• Commissioners approved unanimously a site plan for Plant Street Market at 426 W. Plant St. Community Development Director Ed Williams said, “This is a project we’re all very excited about.”

• The commission postponed until Sept. 11 the second reading of an ordinance to rezone about 14.14 acres of West Orange outparcels near Winter Garden Vineland Road to planned commercial development. The developer agreement wasn’t signed in time for the commission to consider the matter at this meeting.

• Commissioners passed on its second reading an ordinance to rezone about 10.475 acres south of SunRidge Boulevard, north of Black Lake, east of Avalon Road, and west of Siplin Road from city No Zoning to city R-1 single-family residential. Williams said it wasn’t financially feasible to develop more than one house on the property. It contains some environmentally protected wetlands, and it’s very difficult to run sewer and water lines there. The developer intends to market it as an estate.

• The commission approved unanimously to enter into a fair-share agreement with Tilden Groves Holding Corporation to help fund the cost of making SunRidge Boulevard a four-lane road. 

• Commissioners approved unanimously entering into a mitigation agreement with the Orange County School Board and Sift Oaks Investment LLC for Canopy Oaks Subdivision. The developer agreed to pay $98,813 in mitigation fees and $319,500 in capacity reservation fees over time because West Orange High School is over-capacity.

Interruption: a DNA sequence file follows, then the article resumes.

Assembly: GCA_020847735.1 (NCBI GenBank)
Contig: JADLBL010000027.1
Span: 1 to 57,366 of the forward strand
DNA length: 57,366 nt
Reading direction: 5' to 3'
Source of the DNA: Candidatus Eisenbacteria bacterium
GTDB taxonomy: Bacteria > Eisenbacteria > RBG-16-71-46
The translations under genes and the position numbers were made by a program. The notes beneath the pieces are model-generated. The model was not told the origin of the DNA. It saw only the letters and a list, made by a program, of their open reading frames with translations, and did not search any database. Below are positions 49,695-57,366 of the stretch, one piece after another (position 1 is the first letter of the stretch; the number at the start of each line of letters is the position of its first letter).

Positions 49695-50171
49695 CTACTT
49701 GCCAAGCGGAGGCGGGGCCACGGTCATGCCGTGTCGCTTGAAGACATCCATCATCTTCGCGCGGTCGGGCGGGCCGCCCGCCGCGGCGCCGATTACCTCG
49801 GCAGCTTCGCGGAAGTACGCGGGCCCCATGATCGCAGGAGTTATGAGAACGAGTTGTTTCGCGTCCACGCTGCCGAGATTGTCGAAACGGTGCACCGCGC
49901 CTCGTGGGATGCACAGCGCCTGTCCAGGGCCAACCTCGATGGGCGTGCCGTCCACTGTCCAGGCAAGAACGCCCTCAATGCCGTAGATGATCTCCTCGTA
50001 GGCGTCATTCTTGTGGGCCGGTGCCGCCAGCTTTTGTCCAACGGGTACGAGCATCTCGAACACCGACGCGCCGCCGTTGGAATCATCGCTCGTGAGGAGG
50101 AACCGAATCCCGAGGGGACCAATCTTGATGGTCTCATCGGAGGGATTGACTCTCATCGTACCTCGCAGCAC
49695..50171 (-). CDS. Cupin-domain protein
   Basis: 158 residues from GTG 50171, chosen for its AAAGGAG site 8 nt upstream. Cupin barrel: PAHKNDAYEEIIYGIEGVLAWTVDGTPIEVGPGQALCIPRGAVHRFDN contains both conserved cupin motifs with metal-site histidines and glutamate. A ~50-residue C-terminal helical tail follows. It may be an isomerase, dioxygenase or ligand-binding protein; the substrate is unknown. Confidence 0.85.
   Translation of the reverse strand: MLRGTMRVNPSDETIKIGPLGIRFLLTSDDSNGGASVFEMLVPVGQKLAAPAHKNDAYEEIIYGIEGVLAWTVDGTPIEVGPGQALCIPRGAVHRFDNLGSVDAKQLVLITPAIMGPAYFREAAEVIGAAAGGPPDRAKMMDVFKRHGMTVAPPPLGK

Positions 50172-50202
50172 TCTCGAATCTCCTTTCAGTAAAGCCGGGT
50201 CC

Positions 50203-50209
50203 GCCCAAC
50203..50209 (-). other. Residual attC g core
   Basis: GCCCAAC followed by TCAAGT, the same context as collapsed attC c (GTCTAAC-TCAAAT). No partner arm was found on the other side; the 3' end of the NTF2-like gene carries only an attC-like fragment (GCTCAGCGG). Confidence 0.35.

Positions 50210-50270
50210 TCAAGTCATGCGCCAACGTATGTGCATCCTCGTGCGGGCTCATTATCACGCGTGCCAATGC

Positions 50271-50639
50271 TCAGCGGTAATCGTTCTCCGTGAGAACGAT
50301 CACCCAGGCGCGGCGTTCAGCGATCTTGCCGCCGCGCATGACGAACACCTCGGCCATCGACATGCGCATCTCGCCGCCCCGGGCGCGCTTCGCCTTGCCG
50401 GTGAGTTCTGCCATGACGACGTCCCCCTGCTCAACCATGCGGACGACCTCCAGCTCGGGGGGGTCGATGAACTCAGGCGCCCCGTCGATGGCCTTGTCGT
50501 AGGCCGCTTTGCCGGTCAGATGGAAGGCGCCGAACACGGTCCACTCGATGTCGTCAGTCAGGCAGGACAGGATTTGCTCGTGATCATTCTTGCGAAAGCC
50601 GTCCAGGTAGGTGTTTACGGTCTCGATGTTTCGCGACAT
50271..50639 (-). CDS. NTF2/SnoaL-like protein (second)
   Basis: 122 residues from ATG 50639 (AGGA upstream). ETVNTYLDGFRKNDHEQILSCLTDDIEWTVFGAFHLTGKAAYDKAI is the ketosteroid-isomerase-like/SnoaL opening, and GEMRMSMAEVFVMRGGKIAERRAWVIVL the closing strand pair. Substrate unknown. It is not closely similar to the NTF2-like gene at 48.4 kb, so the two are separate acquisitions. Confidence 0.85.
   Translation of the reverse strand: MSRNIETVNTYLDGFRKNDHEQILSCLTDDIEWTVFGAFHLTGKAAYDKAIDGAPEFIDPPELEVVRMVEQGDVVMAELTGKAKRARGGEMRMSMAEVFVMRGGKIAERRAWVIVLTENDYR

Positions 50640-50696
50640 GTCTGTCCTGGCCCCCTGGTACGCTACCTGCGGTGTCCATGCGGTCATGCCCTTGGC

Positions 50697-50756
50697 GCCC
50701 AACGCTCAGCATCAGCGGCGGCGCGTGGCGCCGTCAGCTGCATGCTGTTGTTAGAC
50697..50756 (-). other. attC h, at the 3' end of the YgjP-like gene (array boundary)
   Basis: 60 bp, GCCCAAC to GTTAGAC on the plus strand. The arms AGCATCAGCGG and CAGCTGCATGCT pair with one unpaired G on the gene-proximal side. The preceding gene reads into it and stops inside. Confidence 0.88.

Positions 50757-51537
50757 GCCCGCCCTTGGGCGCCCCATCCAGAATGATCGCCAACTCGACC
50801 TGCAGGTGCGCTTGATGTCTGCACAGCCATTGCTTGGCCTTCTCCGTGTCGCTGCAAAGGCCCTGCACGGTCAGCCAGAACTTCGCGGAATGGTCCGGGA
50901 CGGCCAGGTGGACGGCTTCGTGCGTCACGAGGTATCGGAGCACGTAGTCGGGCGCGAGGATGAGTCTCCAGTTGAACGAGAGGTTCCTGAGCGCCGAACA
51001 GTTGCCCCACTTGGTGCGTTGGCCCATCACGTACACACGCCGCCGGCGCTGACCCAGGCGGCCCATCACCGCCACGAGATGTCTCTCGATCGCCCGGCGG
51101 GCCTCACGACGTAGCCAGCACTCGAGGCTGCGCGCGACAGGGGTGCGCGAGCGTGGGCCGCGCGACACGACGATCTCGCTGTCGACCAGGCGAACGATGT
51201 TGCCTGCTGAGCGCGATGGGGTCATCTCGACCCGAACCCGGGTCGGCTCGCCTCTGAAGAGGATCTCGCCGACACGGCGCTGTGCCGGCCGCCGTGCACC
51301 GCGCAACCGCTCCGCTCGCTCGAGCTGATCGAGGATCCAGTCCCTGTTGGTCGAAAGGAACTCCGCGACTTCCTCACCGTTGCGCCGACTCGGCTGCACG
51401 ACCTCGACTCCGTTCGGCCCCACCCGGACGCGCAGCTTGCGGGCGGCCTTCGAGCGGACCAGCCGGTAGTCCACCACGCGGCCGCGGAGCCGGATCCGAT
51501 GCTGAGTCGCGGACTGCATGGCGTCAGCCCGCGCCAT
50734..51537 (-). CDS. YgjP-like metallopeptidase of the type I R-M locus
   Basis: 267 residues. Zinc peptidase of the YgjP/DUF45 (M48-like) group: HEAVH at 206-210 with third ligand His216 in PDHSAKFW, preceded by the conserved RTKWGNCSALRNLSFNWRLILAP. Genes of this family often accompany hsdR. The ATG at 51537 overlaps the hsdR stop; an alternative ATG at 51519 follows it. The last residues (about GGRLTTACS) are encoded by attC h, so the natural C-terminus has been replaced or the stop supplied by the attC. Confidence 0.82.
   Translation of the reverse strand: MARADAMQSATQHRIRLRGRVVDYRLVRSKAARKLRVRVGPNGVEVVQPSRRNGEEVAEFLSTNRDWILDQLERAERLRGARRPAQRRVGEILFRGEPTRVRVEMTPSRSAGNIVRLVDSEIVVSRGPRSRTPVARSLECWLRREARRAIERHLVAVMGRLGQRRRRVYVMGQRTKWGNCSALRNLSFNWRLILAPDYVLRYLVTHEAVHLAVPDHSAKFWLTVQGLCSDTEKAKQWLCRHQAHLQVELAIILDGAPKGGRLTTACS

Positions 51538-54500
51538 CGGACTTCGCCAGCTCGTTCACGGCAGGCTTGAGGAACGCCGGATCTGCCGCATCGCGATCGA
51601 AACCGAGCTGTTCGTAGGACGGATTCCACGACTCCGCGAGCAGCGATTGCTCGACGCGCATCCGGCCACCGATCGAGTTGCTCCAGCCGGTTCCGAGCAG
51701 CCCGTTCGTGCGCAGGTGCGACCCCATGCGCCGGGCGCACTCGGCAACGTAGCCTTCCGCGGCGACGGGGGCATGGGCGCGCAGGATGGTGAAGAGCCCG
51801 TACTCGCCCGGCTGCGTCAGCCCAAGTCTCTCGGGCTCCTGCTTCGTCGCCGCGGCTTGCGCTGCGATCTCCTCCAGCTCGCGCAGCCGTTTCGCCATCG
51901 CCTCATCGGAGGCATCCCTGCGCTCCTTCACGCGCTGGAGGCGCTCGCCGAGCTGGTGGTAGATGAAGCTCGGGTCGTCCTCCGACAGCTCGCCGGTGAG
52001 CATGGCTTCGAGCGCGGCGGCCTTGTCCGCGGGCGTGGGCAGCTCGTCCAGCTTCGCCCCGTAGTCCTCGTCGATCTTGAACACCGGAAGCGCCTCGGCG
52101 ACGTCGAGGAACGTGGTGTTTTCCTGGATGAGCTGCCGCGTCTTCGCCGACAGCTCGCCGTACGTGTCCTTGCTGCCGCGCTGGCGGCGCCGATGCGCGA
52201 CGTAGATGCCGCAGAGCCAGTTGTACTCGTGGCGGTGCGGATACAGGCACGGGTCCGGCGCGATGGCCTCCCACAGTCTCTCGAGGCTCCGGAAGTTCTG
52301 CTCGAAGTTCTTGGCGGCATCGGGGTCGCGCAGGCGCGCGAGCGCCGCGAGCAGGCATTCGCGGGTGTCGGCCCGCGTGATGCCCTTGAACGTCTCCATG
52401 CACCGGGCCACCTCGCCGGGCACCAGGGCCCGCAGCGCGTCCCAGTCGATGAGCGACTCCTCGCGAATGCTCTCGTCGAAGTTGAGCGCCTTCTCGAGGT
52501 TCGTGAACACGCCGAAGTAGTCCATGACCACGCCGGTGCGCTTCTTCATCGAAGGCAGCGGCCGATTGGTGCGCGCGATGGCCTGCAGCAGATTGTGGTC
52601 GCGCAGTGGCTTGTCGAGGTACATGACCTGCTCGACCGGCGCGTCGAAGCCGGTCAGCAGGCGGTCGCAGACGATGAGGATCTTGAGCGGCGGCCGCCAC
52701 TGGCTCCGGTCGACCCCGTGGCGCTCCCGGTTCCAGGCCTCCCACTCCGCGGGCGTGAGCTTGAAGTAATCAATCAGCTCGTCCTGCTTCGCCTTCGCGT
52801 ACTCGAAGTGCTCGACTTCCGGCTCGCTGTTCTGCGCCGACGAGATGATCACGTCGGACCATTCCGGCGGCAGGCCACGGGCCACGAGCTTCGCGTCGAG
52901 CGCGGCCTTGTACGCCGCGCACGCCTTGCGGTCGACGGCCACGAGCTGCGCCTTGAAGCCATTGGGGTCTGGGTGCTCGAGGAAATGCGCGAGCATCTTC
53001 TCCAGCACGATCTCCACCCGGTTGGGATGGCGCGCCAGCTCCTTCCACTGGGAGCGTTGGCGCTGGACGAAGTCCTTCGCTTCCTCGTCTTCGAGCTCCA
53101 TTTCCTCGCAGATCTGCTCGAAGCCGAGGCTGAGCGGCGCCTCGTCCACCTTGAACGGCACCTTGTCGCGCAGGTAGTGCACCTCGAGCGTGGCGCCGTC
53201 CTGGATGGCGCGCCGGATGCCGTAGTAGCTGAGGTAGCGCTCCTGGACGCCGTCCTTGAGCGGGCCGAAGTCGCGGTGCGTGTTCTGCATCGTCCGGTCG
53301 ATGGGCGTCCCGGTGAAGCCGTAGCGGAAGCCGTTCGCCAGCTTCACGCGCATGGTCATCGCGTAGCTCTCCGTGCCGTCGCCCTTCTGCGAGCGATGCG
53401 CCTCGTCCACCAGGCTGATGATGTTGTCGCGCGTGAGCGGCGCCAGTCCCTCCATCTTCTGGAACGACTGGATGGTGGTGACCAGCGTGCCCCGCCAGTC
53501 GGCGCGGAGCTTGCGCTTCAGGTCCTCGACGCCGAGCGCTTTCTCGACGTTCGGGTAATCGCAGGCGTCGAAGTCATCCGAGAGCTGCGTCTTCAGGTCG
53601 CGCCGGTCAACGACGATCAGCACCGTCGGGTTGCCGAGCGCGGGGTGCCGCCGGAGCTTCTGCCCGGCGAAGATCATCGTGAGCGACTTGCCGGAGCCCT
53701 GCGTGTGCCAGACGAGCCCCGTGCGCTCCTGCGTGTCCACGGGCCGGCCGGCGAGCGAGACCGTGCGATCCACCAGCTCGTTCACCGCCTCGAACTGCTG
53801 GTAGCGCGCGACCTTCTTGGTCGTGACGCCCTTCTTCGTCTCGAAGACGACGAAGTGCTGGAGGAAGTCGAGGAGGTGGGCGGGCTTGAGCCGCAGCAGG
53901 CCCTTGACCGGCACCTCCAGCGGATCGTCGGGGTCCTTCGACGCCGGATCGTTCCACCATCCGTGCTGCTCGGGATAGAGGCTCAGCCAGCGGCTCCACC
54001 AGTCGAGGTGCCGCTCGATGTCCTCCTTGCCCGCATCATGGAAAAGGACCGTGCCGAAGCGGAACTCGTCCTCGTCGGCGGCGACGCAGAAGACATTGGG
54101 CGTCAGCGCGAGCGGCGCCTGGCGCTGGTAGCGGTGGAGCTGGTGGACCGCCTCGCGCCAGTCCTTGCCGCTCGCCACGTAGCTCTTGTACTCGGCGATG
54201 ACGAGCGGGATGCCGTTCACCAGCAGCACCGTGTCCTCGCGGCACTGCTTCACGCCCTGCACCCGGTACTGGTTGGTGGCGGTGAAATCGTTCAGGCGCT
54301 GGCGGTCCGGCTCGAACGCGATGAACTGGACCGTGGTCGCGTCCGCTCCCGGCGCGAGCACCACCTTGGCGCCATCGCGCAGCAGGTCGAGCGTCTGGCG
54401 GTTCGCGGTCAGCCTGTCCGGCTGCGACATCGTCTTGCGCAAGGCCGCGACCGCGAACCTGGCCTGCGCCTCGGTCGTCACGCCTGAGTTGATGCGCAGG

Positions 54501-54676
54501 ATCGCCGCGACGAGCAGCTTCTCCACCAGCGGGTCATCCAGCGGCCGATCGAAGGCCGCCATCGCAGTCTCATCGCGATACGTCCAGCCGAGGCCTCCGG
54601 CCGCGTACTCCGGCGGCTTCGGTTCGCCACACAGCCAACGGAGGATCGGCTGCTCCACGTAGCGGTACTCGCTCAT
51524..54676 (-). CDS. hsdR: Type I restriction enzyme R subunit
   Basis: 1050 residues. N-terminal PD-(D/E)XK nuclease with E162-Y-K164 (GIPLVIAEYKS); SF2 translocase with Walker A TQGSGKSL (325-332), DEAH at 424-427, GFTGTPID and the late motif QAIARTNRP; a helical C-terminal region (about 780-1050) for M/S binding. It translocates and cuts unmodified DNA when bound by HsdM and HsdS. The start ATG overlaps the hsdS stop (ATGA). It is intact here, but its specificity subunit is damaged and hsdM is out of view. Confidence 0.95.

• The commission approved unanimously a site plan for the Shoppes at Lake Butler to build a 3,288-square-foot retail/bank building and a 2,000-square-foot restaurant with drive-thru. 

• Commissioners approved granting the contract for Phase II of the Southwest Reuse Expansion Project to TB Landmark. This is the next phase of a project to make it possible to use reclaimed water for irrigation. Assistant City Manager for Public Services Don Cochran said the project’s estimated cost was $2 million, and the commission approved an amount of $1,944,650 that included a 15% contingency. Assistant City Manager Cochran said the St. John’s Water Management District offers grants that can cover up to 40% of these types of projects. However, they also cap those grants at $479,000, which the city should expect to receive to defray some of the project costs.